"Peasant civilization possesses as a gift human qualities which philosophical civilizations spend centuries first defining, then desiring, and finally losing." —Jean Giono
A true forebear of magical realism, French author Jean Giono created men and women rooted in the folklore of provincial France. In this beautiful new edition of the original Que Ma Joie Demeure—literally, That My Joy Remain—he tells the tale of a farmer couple in Haute Provence who find that the spark has somehow gone missing from their lives. One day, a stranger arrives who helps them discover how to rekindle their connection. The stranger tells them, "Youth is neither strength, nor a supple body, nor even youth as you conceive of it. Rather, youth is the passion for the impractical, the useless." The couple, with this guidance from the stranger, include friends and neighbors on their journey back to individual and collective happiness. They plant fields of flowers, a meadow of grain just for the birds, and they set their horses free. With a poet's grace and imagination, Giono weaves a grand story of the earth and of passion, of men and women, animals and weather, of the magic we now call the "laws of nature."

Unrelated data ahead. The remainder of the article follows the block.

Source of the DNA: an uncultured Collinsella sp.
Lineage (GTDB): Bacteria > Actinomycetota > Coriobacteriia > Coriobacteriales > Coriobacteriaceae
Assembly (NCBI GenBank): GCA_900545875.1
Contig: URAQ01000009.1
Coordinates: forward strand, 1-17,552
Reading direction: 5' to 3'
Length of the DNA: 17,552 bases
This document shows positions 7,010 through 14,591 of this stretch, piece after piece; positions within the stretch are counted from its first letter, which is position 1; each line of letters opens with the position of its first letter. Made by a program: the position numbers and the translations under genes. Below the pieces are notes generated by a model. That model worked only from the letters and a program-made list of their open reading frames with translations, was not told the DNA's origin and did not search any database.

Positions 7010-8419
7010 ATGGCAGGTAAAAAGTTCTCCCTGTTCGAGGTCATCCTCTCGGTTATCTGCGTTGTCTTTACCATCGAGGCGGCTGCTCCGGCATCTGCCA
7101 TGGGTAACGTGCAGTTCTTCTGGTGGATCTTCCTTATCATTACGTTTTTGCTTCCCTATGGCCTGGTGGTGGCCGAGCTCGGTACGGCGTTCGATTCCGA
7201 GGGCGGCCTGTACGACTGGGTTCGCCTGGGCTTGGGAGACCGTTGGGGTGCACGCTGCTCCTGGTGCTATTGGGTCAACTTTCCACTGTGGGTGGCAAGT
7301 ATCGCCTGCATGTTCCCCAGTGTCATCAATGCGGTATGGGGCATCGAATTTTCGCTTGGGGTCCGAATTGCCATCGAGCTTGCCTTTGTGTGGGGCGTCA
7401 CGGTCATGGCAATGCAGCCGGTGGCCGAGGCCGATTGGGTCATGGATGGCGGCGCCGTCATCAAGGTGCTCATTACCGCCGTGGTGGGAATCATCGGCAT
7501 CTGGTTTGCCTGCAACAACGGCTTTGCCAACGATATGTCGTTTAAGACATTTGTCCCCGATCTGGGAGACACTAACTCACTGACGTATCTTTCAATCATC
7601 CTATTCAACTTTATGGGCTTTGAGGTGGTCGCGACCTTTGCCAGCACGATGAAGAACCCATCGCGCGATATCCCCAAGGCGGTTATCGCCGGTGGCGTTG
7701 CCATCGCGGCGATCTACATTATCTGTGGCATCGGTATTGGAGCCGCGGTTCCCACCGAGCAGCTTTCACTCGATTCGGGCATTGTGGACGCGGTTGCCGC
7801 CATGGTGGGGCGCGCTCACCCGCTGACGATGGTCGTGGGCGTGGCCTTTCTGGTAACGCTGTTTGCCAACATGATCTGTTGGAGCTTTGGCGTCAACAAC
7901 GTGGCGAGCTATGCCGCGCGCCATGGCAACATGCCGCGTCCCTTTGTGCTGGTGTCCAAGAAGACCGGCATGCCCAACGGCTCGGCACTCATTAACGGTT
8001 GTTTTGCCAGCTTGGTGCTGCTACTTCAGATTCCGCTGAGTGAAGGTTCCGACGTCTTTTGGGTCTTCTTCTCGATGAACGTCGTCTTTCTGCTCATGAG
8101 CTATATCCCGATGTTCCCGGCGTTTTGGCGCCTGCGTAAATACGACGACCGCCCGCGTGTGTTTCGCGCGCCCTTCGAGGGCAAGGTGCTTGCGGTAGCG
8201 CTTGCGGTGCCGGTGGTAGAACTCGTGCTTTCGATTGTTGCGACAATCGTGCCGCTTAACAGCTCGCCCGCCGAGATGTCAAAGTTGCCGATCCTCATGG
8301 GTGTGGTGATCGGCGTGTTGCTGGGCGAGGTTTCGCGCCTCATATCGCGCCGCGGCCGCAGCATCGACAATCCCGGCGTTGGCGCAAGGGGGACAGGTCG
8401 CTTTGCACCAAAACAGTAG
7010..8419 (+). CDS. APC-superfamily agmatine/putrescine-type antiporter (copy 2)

Simple and magical, The Song of the World is an adventure story for the modern era when two men from France's Provence region embark on a journey to discover the meaning of life.
Through writing which is invigorating and fresh, Giono re-presents man's relationship to nature as the two men experience the wonders of the world. A tale of primitive love and vendetta set in the timeless French landscape of river, mountain and forest. Sailor, a woodsman, has twin sons, the elder of whom is dead and the younger, the red-head, has gone missing upcountry where the powerful landowner Maudru holds sway. With his friend Antonio, the riverman, he goes in search of the boy, fearing that he too has been killed. On the way they come upon a lone girl giving birth in the woods at dead of night, and they bring her to a place of safety. Once among Maudru's drovers, who effectively serve him as a private army, they have to watch their step, the more so when they learn that the lost twin is in fact alive but the object of a ruthless manhunt, for he has married Maudru's daughter against her father's wishes, and is blamed, too, for the death of a nephew. With its taut yet elegiac atmosphere The Song of the World is unmistakably the work of a master storyteller.